Since 1992, the Seller has sold products to the Buyer through Chinese Company C ("C"). In the transactions, C was to help the Buyer handle the matters in China, including paying freight, ORC, customs duty and the Seller was to manufacture the goods and provide export-related documents and quota certificates. Payment was made to C's account in Hong Kong and then transferred to the Seller's account. In 1999, the parties agreed to change the payment method from OA/30 days to OA/90 days. The seller began to fall behind the payment schedule from the year 2000. Till 30 April 2001, the payments in arrears accumulated to US $244,880.77, which involved fourteen contracts. The Seller sent numerous faxes demanding payment. Although Mr. Chris, CEO of the Buyer, promised to pay off the debts by the end of 2001, the promise has not been fulfilled to date.

On 19 February 2001, the Seller and the Buyer concluded a new contact of sale -- Contract No. 21041. Around that time, Mr. Chris, in his email, made a promise again to pay off the debts but gave no concrete plan or timetable for repayment. It turned out the Buyer paid US $9,900.00, only a fraction of the total debt, and made no further efforts to repay. The Seller anticipated that the Buyer would not be able to perform its payment obligation under Contract No. 21041, so after friendly negotiation among the Seller, the Buyer and C, Contract No. 21041 was cancelled. On 17 April 2001, the Seller entered into Contract No. 21041A directly with the ultimate customer, the American Company D ("D"), who agreed to make direct payment to the Seller. Under this new contract with D, the Seller has already collected the payment of US $100,080.00, among which, US $29,700.00 should be paid to the Buyer for the shipping cost, custom duty, tax and commission. To date, such amount owed to the Buyer is still retained at the Seller's account..

Based on the foregoing, the Seller claims for:

  1. Overdue payments, under the fourteen contracts, in the amount US $244,880.77, including US $24,874.60 for C's shipping cost and commission;
  2. Interest on the overdue payments in the amount of US $15,228.23; and
  3. Costs of the arbitration.

After the hearing of 28 February 2002, the Seller submitted an application on 6 March 2002 and amended its claims as follows:

  1. Overdue payments, under the fourteen contracts, in the amount US$205,280.77, including US $24,874.60 for C's shipping cost and commission (US $244,880.77, for the total contract price of the fourteen contracts, minus US $9,900.00, for the Buyer's repayment, minus US $29,700.00, for the amount owed to the Seller under the Contract No. 21041A);
  2. Interest on the overdue payments in the amount of US $12,109.73; and
  3. Costs of the arbitration.

OPINION

1. The applicable law

The parties did not specify any applicable law in their contracts. The Arbitration Tribunal noted that the places of business of both parties are located in Contracting States of the United Nations Convention on Contracts for the International Sale of Goods (1980) ("CISG") and the contract did not exclude the application of the CISG. Therefore, the CISG applies to this case.

2. The performance of the fourteen contracts and liabilities for breach thereof

The Seller stated that it had performed its contractual obligations under the fourteen contracts (No. 20128, etc.) and the Buyer has never made any objection thereto.

The Tribunal examined and evaluated the following evidence submitted by the Seller:

  1. The documentary evidence including fourteen contracts of sale, custom declaration forms, foreign currencies conversion forms, bills of lading, textile export permit, invoices;
  2. An Audit Confirmation issued by the Wang Zheng Bang Accounting Firm in Hong Kong on behalf of C;
  3. C's letter to the Seller dated on 22 November 2001 concerning the overdue payments;
  4. Correspondences between the parties on the issue of overdue payments since 6 July 2000;
  5. The Seller's fax informing that the amount of US $29,700.00 payable to the Buyer under Contract No. 21041A was retained by the Seller;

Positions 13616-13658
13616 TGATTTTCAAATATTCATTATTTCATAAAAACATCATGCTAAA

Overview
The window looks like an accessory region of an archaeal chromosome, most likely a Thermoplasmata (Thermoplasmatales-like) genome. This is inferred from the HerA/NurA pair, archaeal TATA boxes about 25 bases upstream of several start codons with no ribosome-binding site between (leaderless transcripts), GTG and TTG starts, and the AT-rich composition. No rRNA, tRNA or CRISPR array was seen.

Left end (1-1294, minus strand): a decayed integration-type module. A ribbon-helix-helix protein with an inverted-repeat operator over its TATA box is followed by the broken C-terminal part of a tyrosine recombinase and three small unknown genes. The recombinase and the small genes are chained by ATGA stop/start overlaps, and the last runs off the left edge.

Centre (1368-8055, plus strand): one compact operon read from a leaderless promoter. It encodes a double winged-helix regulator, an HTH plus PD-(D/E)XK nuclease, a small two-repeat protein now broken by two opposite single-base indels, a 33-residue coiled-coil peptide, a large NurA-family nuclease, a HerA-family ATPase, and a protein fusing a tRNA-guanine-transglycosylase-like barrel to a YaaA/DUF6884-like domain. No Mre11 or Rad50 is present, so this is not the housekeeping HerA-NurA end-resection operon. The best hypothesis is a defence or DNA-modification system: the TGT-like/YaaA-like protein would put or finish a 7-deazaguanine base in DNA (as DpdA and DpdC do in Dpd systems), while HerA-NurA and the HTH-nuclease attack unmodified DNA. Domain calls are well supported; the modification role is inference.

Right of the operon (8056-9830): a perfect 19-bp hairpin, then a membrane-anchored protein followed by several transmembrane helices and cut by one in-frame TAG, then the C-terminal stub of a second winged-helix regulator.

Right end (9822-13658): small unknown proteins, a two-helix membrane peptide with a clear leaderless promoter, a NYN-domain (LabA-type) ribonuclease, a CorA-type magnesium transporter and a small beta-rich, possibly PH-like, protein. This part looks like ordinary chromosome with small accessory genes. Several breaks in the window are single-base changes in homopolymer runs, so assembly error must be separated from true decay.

6. Other evidence.

The Tribunal found that these items of evidence are objective, relevant, valid and collaborating with each other, and thus should be admitted. The fact that the Buyer did not submit any evidence or answer would not affect the Tribunal's decision based on the evidence currently available. The Tribunal concluded that the Seller performed its contractual obligations under the fourteen contracts of sale, and that the Buyer took delivery of the goods without making timely payment of the contract price. According to Article 25 and Article 53 of the CISG, the Buyer is in breach of the contracts. And according to Article 74 and Article 78 of the CISG, the Seller is entitled to the outstanding payments and the interest thereupon.

3. Seller's claims

The Seller's first claim is for the overdue payment of US $205,280.77. The Tribunal considers the calculation behind this claim reasonable, because the payment of US $9,900.00 by the Buyer and the amount of US $29,700.00 retained by the Seller have been deducted from the total contract price for the fourteen contracts. The amount of US $24,874.60 which should be paid to C for shipping cost and commission is included in the amount claimed. Given the fact that the contract was entered between the Seller and the Buyer, the Seller's claim for the full amount of the contract price shall not be affected by the fact that part of the payment should be paid to C. Therefore, the Tribunal sustains the Seller's first claim.

The Seller's second claim is for the interest on the overdue payments in the amount of US $12,109.73. To support its claim, the Seller submitted a detailed list of interest calculations. The calculation was based on the dollar amount of each contract involved and the interest was accrued till 30 November 2001 at the annual rate of 7.875% or 6.8125%. The Tribunal considers this calculation method consistent with the CISG, and thus the second claim by the Seller is sustained.

4. Costs of the arbitration

The Tribunal decides that the Buyer should bear all the costs of this arbitration.

AWARD

Based upon the foregoing, the Tribunal rules:

  1. The Buyer shall pay the Seller the overdue payment of US $205,280.77;
  2. The Buyer shall pay the interest thereupon in the amount of US $12,109.73.
  3. The cost of this arbitration, RMB 73,973shall be borne by the Buyer. The Seller's advance payment of RMB 73,973 to the Arbitration Commission shall be applied towards the arbitration fee and shall be reimbursed by the Seller;
  4. The execution of the above decisions shall be completed within 45 days from the day on which this award becomes effective.

This award is final.


FOOTNOTES

* All translations should be verified by cross-checking against the original text. For purposes of this translation, the Claimant of the People's Republic of China is referred to as Seller; the Respondent of the United States is referred to as Buyer. Amounts in the currency of the United States (dollars) are indicated as [US $]; amounts in the currency of the P.R. China (renminbi) are indicated as [RMB].

** Fan Yang, Ph.D. Candidate (London), LL.M. (Birmingham), LLB (Shanghai), Researcher, School of International Arbitration Centre for Commercial Law Studies, Queen Mary University of London.

*** Howard Yinghao YANG is an associate of Debevoise & Plimpton LLP, New York.

Go to Case Table of Contents
Pace Law School Institute of International Commercial Law - Last updated October 22, 2010
Comments/Contributions
Go to Database Directory || Go to CISG Table of Contents || Go to Case Search Form || Go to Bibliography